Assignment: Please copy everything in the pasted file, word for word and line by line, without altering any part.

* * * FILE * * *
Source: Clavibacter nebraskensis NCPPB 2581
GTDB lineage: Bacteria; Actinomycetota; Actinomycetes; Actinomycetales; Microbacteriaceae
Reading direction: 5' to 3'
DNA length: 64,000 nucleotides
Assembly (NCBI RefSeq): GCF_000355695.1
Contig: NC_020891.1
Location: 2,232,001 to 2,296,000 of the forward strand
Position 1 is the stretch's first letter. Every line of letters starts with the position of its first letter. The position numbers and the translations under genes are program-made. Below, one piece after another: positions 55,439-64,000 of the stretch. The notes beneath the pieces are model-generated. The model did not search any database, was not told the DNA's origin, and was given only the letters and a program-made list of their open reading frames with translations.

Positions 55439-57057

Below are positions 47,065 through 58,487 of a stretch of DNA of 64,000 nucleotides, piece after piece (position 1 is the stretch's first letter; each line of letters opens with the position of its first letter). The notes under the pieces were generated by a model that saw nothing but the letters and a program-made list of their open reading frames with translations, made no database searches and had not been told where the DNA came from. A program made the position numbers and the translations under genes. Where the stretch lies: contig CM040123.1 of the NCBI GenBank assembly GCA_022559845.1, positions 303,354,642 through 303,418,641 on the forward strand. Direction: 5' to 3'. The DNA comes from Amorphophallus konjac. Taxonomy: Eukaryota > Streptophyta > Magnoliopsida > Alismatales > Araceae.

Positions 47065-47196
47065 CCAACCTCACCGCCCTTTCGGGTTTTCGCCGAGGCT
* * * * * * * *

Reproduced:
Source: Clavibacter nebraskensis NCPPB 2581
GTDB lineage: Bacteria; Actinomycetota; Actinomycetes; Actinomycetales; Microbacteriaceae
Reading direction: 5' to 3'
DNA length: 64,000 nucleotides
Assembly (NCBI RefSeq): GCF_000355695.1
Contig: NC_020891.1
Location: 2,232,001 to 2,296,000 of the forward strand
Position 1 is the stretch's first letter. Every line of letters starts with the position of its first letter. The position numbers and the translations under genes are program-made. Below, one piece after another: positions 55,439-64,000 of the stretch. The notes beneath the pieces are model-generated. The model did not search any database, was not told the DNA's origin, and was given only the letters and a program-made list of their open reading frames with translations.

Positions 55439-57057

Below are positions 47,065 through 58,487 of a stretch of DNA of 64,000 nucleotides, piece after piece (position 1 is the stretch's first letter; each line of letters opens with the position of its first letter). The notes under the pieces were generated by a model that saw nothing but the letters and a program-made list of their open reading frames with translations, made no database searches and had not been told where the DNA came from. A program made the position numbers and the translations under genes. Where the stretch lies: contig CM040123.1 of the NCBI GenBank assembly GCA_022559845.1, positions 303,354,642 through 303,418,641 on the forward strand. Direction: 5' to 3'. The DNA comes from Amorphophallus konjac. Taxonomy: Eukaryota > Streptophyta > Magnoliopsida > Alismatales > Araceae.

Positions 47065-47196
47065 CCAACCTCACCGCCCTTTCGGGTTTTCGCCGAGGCT